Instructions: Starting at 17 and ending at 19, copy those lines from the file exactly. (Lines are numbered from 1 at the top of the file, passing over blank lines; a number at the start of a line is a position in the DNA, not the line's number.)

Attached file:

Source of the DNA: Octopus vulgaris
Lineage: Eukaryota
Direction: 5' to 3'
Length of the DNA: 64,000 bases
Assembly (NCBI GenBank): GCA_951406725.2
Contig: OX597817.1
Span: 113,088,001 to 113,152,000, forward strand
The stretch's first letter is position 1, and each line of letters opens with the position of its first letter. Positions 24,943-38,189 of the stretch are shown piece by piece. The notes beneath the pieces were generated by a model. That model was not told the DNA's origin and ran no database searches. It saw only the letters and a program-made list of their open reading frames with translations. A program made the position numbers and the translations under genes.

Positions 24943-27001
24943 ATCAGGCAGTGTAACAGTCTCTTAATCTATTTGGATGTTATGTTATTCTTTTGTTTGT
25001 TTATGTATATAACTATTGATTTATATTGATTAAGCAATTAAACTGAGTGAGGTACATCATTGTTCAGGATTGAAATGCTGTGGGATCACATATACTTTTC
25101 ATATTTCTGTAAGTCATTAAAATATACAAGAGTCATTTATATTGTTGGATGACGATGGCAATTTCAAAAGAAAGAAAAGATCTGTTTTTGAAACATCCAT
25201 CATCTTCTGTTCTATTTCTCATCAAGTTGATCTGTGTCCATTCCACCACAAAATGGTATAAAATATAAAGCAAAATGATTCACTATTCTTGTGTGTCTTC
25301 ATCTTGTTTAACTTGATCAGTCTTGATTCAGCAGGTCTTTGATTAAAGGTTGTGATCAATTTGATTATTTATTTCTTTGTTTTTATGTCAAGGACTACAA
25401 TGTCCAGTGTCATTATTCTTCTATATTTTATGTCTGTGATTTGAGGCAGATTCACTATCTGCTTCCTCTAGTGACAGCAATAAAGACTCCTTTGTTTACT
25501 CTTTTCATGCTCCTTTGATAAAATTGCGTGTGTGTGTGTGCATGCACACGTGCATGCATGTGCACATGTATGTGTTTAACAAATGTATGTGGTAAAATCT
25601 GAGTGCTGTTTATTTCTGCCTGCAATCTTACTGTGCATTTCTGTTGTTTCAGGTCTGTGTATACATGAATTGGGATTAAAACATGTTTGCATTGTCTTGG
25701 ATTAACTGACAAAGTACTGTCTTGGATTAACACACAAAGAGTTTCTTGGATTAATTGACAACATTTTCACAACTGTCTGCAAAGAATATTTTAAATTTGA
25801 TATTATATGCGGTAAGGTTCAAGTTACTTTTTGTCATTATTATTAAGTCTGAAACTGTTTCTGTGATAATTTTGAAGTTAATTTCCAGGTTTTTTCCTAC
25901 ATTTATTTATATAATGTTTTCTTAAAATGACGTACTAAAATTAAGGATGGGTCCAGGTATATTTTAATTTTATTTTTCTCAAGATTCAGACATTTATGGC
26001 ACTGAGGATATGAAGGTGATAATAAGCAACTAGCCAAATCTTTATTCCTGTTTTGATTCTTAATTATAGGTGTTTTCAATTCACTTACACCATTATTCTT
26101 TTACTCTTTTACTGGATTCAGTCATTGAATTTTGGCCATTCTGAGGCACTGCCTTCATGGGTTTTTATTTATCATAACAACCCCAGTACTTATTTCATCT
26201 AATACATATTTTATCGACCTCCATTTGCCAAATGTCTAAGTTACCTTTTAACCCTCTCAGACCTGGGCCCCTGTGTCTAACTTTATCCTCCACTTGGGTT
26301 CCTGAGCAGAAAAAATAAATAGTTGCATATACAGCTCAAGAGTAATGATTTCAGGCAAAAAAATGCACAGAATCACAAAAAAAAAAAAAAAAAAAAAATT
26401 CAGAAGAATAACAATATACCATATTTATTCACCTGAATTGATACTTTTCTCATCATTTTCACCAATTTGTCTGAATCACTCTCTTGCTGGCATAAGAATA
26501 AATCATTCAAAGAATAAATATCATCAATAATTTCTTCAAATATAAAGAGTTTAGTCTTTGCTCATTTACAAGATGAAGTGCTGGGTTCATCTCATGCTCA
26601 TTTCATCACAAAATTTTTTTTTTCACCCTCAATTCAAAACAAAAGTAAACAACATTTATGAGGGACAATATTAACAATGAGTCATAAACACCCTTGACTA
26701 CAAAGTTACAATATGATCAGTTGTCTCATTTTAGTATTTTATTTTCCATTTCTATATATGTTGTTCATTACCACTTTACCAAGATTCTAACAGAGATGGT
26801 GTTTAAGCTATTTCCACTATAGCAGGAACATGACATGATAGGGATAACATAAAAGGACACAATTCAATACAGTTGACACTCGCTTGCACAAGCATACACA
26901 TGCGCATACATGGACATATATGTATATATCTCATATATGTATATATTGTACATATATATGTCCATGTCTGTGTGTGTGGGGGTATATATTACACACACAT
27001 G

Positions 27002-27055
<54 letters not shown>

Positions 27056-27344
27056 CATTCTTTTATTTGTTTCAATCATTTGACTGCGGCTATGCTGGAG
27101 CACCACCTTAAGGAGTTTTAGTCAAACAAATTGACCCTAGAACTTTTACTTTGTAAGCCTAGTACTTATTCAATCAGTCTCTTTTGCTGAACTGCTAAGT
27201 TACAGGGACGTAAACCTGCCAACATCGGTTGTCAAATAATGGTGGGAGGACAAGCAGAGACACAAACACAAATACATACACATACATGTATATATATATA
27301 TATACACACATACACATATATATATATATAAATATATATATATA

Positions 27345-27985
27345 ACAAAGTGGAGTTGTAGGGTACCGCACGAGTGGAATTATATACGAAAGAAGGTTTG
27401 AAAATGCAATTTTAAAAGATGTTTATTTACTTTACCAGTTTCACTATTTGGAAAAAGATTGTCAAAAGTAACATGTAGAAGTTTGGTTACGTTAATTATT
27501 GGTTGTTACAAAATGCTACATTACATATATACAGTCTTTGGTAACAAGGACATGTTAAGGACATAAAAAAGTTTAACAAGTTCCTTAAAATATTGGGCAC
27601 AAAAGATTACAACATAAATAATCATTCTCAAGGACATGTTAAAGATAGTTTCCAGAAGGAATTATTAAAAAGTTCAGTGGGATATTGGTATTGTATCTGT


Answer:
25601 GAGTGCTGTTTATTTCTGCCTGCAATCTTACTGTGCATTTCTGTTGTTTCAGGTCTGTGTATACATGAATTGGGATTAAAACATGTTTGCATTGTCTTGG
25701 ATTAACTGACAAAGTACTGTCTTGGATTAACACACAAAGAGTTTCTTGGATTAATTGACAACATTTTCACAACTGTCTGCAAAGAATATTTTAAATTTGA
25801 TATTATATGCGGTAAGGTTCAAGTTACTTTTTGTCATTATTATTAAGTCTGAAACTGTTTCTGTGATAATTTTGAAGTTAATTTCCAGGTTTTTTCCTAC